What will they think of next?
A team of ophthalmologists has invented and tested “nanodrops" that could make prescription eyeglasses as old-fashioned as a good blood-letting.
The team at Israel’s Shaare Zedek Medical Center and Bar-Ilan University found that the nanodrops, combined with a laser process, improved vision for both both near- and far-sightedness — but only on pig eyes. Clinical testing on humans will begin later this year (which means you could literally be a guinea "pig" [sorry]).
The process works in three steps, Zeev Zalevsky, professor of electrical engineering and nanophotonics at Bar-Ilan University, who worked on the project, told Digital Trends.
The first of these steps involves an app on the patient’s smartphone or mobile device that measures their eye refraction. A laser pattern is then created and projected onto the corneal surface of the eyes. This surgical procedure takes less than one second. Finally, the patient uses eyedrops containing what Zalevsky describes as “special nanoparticles.”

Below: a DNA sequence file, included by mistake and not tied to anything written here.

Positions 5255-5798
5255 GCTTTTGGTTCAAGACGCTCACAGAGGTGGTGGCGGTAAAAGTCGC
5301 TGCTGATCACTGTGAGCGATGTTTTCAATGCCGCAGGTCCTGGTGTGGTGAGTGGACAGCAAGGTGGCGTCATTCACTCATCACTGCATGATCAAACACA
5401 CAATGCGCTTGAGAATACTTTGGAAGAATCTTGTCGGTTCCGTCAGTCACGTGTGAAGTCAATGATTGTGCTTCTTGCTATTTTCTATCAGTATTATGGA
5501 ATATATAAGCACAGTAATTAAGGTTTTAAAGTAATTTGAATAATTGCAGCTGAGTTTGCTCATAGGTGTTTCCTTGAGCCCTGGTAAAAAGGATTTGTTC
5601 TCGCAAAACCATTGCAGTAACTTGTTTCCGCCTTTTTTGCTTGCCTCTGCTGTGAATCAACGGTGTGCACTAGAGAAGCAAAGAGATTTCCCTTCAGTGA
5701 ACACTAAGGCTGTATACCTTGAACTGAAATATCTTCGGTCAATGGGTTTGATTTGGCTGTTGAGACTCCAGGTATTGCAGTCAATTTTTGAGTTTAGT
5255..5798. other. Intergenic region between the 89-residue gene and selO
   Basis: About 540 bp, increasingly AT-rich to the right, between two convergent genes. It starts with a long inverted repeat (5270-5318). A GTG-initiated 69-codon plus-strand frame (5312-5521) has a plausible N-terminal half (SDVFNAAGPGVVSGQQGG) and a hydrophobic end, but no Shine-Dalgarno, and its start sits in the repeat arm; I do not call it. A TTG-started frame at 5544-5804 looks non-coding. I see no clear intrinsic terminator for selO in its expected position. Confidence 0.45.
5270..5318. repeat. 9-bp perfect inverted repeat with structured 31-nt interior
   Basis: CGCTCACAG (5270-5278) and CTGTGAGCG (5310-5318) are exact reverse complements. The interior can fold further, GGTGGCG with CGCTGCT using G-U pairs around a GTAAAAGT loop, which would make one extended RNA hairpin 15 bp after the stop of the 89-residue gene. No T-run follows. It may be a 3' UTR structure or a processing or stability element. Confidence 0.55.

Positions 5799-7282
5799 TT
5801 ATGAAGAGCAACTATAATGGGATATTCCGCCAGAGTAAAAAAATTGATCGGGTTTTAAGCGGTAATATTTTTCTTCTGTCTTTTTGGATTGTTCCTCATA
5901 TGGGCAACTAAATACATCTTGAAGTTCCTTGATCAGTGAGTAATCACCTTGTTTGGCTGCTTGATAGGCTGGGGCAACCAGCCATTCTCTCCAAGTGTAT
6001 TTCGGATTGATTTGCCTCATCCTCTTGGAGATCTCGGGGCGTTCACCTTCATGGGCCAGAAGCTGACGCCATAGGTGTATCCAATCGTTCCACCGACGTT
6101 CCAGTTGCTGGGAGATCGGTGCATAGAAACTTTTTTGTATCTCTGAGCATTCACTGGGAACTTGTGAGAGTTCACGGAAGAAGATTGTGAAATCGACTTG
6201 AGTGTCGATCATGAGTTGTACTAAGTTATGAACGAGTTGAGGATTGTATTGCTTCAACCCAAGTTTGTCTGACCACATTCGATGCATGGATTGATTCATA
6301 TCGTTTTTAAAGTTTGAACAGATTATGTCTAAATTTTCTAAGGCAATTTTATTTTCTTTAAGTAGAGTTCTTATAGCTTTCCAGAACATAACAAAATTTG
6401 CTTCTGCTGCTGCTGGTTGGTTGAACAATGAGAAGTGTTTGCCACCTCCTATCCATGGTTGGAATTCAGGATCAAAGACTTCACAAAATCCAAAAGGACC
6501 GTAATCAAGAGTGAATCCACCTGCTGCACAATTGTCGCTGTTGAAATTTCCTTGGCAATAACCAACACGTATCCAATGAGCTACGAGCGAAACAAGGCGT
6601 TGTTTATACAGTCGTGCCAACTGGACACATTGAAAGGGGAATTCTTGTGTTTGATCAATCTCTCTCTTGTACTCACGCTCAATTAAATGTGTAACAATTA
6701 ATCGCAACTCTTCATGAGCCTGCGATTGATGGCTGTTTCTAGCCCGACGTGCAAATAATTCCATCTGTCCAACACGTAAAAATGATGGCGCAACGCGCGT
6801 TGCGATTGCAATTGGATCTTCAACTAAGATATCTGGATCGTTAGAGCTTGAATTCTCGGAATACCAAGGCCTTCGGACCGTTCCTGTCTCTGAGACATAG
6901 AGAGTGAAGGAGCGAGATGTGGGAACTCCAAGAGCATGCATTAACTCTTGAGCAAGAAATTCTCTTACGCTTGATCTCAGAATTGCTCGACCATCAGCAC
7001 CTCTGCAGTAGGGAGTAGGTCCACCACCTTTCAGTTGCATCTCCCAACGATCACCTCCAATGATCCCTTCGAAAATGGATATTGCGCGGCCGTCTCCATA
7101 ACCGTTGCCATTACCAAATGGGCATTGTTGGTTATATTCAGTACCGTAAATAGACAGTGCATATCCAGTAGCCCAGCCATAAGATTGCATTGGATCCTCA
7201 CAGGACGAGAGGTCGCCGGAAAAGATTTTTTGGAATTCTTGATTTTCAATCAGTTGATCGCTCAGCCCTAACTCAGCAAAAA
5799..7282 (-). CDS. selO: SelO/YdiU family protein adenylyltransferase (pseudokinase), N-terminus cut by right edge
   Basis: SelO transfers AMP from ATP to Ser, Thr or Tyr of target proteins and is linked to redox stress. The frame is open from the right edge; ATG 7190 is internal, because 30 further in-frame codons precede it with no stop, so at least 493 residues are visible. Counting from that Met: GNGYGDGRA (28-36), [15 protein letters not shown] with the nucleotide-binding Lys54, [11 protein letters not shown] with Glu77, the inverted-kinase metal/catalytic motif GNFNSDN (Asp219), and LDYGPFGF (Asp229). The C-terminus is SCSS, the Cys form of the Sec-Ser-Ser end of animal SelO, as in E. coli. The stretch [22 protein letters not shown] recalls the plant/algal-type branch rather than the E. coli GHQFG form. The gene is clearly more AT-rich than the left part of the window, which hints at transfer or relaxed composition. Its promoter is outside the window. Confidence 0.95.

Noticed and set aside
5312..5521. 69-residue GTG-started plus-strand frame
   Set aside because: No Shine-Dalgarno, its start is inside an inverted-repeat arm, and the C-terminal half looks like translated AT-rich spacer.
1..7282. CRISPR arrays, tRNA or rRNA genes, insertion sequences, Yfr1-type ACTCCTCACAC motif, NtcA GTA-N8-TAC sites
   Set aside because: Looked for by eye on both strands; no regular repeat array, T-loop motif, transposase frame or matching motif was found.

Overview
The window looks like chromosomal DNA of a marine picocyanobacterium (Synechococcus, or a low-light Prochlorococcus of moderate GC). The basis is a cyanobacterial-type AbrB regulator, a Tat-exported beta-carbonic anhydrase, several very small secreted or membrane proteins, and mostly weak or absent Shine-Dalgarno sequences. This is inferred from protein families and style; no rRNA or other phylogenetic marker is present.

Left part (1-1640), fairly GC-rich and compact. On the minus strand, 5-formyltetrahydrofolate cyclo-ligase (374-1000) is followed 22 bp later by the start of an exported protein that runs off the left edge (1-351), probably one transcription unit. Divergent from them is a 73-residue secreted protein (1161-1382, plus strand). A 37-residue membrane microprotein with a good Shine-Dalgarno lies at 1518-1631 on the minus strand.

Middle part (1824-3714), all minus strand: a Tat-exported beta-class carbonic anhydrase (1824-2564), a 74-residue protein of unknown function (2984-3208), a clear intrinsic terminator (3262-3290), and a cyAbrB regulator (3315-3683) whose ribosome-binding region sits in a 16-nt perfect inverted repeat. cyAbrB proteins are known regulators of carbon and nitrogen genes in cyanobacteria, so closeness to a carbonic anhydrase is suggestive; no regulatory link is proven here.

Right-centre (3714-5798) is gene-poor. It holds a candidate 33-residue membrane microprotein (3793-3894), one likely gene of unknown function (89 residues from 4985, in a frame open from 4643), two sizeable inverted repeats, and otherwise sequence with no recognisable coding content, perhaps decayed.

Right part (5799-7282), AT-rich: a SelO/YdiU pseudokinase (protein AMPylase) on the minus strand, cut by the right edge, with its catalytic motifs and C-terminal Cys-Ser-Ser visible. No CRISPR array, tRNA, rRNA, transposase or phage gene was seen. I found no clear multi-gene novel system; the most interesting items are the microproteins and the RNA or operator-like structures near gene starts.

“These nanoparticles go into the shallow ablated patterns generated on the surface of the cornea,” he explained. “They change the refraction index inside of those patterns. This corrects the visual problem the user has. The process of correction can be done at home without the need of a medical doctor.”
Zalevsky said that the treatment differs substantially from regular laser eye surgery, which removes a significant portion of the cornea, the transparent layer that forms the front of the eye. In the new process, only the upper part of the cornea is affected. The benefit of this approach is that, not only does it mean that the treatment can be safely carried out in a patient’s home without medical supervision, but it should prove effective for far more patients.
Unfortunately, the fix is temporary, meaning "patients would need to repeat the process every one to two months to maintain their superior eyesight."